Why the PCRI symposium is a great conference for prostate cancer survivors
If you are a prostate cancer survivor like I am, chances are you spend a fair amount of time staying current on issues related to surviving prostate cancer and preventing its recurrence.
Two weeks ago, I attended the PCRI conference in Los Angeles for the third consecutive year. I learned a great deal in a number of areas.
Here are a few of my key learnings from this conference
The conference lasted a full 2 and 1/2 days so it won’t be able to summarize all of the sessions, many of which were highly technical, but you can obtain copies of the presentation slides at http://www.pcri.org. All of the sessions were recorded, so they might be available later through the PCRI website.
Own your disease – presentation by Jan Manarte, a PCRI telephone counselor (and wife of 10-year prostate cancer survivor)
– Know your medical records better than the doctor
– Ask for and keep records of everything
– Become a researcher; read and you will begin to understand terminology
– Learn to ask good questions; the better the question the better and more informative the answer
– You must own your own care; it’s OK to change doctors (a number of the physicians that presented noted that not all doctors are up to the task) [My thought? I agree. You have skin in the game but your doctor doesn’t]
– Every cancer is unique and so it your case. [I agree. So far science has identified 27 different forms of prostate cancer.]
– It’s all about patient empowerment.
– You can reach Jan for advice and counseling at 239.395.0995
Breakthroughs in cancer images – Dr. Reginald Dusing
This was a great presentation, but very technical. If this is an area of importance to you, contact PCRI for a copy of Dr. Dusing’s slides. His key points:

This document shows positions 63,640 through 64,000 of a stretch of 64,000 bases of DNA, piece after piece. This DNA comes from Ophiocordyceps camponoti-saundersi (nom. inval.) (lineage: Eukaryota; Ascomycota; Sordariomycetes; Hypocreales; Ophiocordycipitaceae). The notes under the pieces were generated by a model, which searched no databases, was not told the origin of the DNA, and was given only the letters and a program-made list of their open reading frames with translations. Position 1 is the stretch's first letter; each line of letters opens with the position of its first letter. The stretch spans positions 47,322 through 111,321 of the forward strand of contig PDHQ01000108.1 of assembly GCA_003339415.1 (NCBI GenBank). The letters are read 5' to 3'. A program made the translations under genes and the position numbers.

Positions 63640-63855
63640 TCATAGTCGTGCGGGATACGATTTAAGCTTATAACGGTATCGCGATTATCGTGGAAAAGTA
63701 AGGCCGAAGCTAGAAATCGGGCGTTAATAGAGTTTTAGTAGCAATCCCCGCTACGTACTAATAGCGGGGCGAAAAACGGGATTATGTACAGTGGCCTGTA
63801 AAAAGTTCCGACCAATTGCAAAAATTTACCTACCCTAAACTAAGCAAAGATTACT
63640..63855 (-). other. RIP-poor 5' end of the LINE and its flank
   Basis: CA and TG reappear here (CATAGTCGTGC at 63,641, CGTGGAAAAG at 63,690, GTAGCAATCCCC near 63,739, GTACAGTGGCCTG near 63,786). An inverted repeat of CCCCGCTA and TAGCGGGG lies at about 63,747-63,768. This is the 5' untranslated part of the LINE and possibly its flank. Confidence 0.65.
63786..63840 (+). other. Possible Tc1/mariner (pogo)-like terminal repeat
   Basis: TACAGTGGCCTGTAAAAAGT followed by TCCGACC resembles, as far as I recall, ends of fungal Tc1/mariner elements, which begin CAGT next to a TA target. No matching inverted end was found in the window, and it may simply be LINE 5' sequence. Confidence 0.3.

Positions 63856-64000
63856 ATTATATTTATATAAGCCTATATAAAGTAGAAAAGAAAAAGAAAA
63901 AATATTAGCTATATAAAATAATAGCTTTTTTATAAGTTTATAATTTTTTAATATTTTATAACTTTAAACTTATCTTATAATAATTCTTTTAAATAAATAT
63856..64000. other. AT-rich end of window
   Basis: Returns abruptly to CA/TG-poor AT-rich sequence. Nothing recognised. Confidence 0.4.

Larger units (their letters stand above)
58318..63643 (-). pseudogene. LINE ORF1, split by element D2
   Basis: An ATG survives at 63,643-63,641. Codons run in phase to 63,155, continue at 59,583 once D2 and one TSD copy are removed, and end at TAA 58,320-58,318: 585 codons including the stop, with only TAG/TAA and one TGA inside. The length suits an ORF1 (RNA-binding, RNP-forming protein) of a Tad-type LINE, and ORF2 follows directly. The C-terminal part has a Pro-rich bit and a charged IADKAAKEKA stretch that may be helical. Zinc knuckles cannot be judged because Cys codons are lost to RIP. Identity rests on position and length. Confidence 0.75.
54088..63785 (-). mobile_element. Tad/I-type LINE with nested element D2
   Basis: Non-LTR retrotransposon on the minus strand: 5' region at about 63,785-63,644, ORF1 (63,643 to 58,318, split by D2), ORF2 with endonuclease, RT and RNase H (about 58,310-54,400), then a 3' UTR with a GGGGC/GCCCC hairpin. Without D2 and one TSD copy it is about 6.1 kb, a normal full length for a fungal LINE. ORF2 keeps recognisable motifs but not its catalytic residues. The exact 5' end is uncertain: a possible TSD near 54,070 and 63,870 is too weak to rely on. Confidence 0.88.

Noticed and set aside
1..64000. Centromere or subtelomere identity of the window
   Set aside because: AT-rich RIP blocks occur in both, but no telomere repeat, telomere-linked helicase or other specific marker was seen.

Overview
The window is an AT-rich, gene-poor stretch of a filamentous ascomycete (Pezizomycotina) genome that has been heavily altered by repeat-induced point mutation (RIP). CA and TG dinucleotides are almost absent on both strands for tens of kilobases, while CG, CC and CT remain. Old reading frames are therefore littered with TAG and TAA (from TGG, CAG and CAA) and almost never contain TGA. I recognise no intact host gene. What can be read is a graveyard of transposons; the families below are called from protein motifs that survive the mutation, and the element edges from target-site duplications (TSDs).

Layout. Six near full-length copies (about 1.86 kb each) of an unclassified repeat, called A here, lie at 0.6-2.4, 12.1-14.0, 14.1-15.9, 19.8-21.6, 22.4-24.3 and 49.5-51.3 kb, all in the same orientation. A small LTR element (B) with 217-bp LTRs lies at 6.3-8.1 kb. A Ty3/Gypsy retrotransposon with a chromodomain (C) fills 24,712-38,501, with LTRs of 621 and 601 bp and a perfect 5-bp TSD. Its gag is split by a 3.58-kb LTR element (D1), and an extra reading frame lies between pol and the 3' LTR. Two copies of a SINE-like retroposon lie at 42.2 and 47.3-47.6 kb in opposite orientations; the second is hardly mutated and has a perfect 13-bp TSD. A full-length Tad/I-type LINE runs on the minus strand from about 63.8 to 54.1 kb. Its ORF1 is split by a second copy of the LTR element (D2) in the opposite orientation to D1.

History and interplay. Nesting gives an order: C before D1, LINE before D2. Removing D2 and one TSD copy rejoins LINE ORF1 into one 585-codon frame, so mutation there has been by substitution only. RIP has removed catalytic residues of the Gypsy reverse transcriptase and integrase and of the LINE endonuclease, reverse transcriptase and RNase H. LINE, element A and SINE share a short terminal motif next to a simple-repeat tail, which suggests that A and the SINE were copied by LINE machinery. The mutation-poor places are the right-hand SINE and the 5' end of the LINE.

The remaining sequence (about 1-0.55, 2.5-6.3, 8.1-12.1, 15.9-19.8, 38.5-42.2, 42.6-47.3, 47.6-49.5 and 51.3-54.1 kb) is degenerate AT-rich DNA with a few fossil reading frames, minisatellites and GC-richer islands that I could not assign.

– Bone scans don’t really work
– Prostescint is difficult to read and has only a 49% success rate
– C-11 acetate PET scans are showing great promise and is the best new technology for detecting early recurrence
Active surveillance – Dr. Lawrence Klotz
This was a very interesting presentation. Here’s the key point, “The use of active surveillance in carefully selected men with early prostate cancer is based on an increasing body of research which substantiates that treatment can often be delayed or avoided.”
The key point for me is the phrase “carefully selected.” Perhaps the greatest current challenge in prostate cancer treatment is determining which cancers are indolent and which are aggressive.
Here are a few more points from the presentation:
– Gleason 3 is indolent; Gleason 4 is aggressive
– Prostate cancer begins to metastasize at 3 cc in size
– Prostate cancer has a long window of curability – perhaps 40 years, but “younger men [with prostate cancer] are a different story.”
My personal thoughts.
There always seems to be ambiguity in prostate cancer presentations. Qualifiers like “most men” and the “vast majority of men” show up frequently. So, how are men supposed to know if they are in the majority or that unfortunate minority? I think that Jan Manarte has it right when she tells us to own our own treatment program.
These are just a few key points from my personal perspective. The doctors that presented at this conference are all leaders in their field and I urge everyone to visit http://www.pcri.org and view the presentations personally.
Just another day in Paradise.
Warm regards, Robert